Review by Matt Finley
Amid the blockbusting swelter of summer’s capes, cowls, spandex and ‘splosions, Cleveland Cinematheque’s foreign and arthouse offerings are a welcome change, even when their topics are a bit more dour than your typical Memorial Day weekend fare. DECLARATION OF WAR (La Guerre Est Declaree), for example, tells the story of a young French couple (a bit cloyingly named Roméo and Juliette) whose infant son is suffering from a large, and possibly malignant, brain tumor. And while the movie, which France submitted and Oscar failed to shortlist for this year’s Best Foreign Language Film, may not have the first date-ready shenanigans of a MEN IN BLACK 3, it’s more upbeat and energetic than one might expect, championing hope over grief, and playing fast and loose with narration and editing in all the jazzy little ways that shout post new wave.
Written by and starring Valérie Donzelli and Jéremie Elkaïm, and directed by Donzelli, the film is a semi-autobiographical retelling of the young parents’ struggle with their son Gabrielle’s (named Adam in the film, but played by their real son Gabriel and, in the character’s early years, by actor Cesar Désseix) medical nightmare, and their ultimate decision to ride out the illness in a self-imposed state of aggressive joy and carve out a livable nook in the inhospitable landscape of tragedy. The story is told in flashback and narrated by various parties as Juliette waits for the results of one of Adam’s CAT scans. As she stares blankly at the hulking machinery into which her son is swallowed, the rhythmic mechanical belching of industrial music whisks us off to the house party where she and Roméo originally met. “So we’re doomed to a terrible fate?” he flirts, after learning her name. If only they knew.
The child is born early in the relationship, and handed his grim diagnosis only two years later, meaning mom and dad have only just learned to function as an adult couple when they become parents, and have only just grasped the bear fundaments of parenthood when they’re confronted with the reality of Adam’s illness. The speed of it all is reflected in multiple musical montages featuring the couple in motion - charging forward through Paris in exuberant passion, driving panicked through harried traffic, and flailing down hospital hallways in paroxysms of grief - the soundtrack hopping from classical to contemporary as mother and father are repeatedly built up and razed by the spastic articulations of fate and their own grappling attempts to subdue it.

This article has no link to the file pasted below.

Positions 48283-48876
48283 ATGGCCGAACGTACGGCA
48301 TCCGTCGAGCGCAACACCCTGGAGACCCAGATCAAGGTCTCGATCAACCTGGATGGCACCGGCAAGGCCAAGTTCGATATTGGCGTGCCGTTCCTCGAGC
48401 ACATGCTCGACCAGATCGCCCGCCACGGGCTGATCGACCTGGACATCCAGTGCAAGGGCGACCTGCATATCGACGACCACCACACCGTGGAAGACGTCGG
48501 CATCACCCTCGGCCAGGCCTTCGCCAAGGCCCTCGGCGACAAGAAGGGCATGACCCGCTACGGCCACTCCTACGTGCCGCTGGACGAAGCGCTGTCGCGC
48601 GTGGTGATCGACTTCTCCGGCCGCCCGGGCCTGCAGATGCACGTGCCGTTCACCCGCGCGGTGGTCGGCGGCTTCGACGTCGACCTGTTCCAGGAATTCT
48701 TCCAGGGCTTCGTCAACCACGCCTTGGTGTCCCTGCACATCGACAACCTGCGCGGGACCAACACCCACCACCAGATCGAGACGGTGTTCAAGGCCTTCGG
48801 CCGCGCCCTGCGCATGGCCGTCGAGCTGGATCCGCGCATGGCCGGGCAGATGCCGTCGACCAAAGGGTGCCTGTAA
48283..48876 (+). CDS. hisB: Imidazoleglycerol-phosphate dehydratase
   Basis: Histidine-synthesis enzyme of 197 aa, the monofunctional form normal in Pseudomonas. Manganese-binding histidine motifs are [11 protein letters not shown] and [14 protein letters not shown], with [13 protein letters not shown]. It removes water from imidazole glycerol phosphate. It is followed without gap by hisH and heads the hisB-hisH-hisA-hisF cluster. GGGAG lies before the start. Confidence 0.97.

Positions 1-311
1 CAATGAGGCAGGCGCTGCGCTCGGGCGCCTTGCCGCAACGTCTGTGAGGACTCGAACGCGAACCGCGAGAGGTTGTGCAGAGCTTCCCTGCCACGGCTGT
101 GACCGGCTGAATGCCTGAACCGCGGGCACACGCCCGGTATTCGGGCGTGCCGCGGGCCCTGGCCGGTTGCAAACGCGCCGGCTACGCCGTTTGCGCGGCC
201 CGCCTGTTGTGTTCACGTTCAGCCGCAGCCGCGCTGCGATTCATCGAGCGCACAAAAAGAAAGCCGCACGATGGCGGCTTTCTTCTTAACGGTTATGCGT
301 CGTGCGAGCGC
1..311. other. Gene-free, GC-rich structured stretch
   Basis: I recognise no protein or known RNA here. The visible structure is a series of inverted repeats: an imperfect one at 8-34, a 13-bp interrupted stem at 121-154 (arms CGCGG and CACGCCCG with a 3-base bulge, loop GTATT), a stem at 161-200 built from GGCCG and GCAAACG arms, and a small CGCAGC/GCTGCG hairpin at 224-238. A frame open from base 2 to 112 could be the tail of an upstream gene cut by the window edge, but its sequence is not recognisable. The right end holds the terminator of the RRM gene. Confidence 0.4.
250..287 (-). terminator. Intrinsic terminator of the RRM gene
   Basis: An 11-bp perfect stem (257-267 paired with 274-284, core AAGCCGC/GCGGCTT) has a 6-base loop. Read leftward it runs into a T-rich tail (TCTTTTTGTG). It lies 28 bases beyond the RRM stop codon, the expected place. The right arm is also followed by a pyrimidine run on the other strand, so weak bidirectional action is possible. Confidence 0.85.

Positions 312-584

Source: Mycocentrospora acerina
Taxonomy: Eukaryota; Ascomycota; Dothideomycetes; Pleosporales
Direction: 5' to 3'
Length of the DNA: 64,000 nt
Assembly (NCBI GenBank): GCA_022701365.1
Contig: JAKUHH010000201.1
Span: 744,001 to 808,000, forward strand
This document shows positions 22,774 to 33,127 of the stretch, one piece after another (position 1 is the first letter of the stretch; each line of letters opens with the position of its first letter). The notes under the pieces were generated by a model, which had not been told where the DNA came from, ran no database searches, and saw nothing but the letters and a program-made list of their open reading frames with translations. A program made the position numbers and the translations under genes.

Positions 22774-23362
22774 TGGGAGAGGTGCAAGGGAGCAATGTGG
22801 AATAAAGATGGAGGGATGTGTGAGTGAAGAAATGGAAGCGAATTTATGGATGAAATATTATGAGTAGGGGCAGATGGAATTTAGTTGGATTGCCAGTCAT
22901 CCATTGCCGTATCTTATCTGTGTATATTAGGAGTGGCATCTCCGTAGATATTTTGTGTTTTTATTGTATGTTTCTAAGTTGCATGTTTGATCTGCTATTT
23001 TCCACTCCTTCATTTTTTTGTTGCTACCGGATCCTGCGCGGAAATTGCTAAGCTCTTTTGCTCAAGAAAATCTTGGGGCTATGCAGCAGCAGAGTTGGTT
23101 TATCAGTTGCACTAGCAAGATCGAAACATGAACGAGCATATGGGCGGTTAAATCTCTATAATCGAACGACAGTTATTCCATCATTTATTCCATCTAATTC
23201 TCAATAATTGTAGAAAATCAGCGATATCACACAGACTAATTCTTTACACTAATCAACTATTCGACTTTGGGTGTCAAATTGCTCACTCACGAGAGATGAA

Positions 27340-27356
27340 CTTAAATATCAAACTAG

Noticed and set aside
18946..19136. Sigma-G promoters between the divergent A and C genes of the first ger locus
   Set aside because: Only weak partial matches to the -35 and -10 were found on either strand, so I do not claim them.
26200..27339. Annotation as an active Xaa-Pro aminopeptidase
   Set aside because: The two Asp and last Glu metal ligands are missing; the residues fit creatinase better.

Folks who have lauded the film for maintaining a bearable (I won’t go as far as to say entertaining) tone in the face of a nightmarish subject matter are on point at least in as much as DECLARATION isn’t nearly as depressing a it could be. There’s very little wallowing navel-lookery, and the story seeks to explore the human potential for steely resolve, and, more pointedly, advocate for an individual’s right to personal enjoyment and self-fulfillment – the right to batter back society’s expectation of veil-draped, handkerchief-smeared tearfulness, and maybe hit the amusement park – in times of extended hardship or grief. Certainly, its artful filmic hijinks, which, without ever feeling suffocating or overly precious, manage to deliver things like a mid-film musical number and plenty of playful chip-chop new wavey editing, don’t hurt. But it’s still a flick about an unstable couple’s journey through the dark uncertainties of medical hell.
Actually, the film’s handling of modern medicine – from hospital bureaucracy to the sterile mysteries of invasive procedures and gargantuan machines – is one of the film’s more finely honed aspects. Rather than portray medical science as an overstocked arsenal of knowledge and skill, Donzelli portrays medicine and, moreover, its inevitable administrative tentacles, as a mystery uncertain and incomprehensible as the tumor itself. Without ever suggesting that science is anything short of miraculous in the results of which its capable, the film suggests that the machinations of hospital hierarchies and procedures, from intake to recovery, comprise an insular and cryptic society all its own, with laws built upon enigmatic policies and an endless, rhythmic series of hurry-up-and-wait routines conducted to sustain an eternal balance between medical urgency and legal liability.
DECLARATION OF WAR: it’s a title meant to evoke a sense of urgent, aggressive assertion - to say that these parents will not stand idly by and cede their family’s lives to the encroaching threat of cancer. But it isn’t just about the conflict that rages on behind closed OR doors and within the fragile confines of Adam’s skull, but also volatile Roméo and determined Juliette. It’s about their attempt to invade and occupy the strange and often hostile territories of both disease and treatment – an alien topography of waiting rooms and wards. They are forced to live inside Adam’s illness, an inhospitable island with its own time zones and tides, where the dangers are many, and every smile must be stolen from the encroaching night. It’s a savage enemy country around which the familiar lithe and unshakeable world spins. And even if they succeed in using forced laughter to escape, neither parent will ever be the same. (3 out of 4 Stars)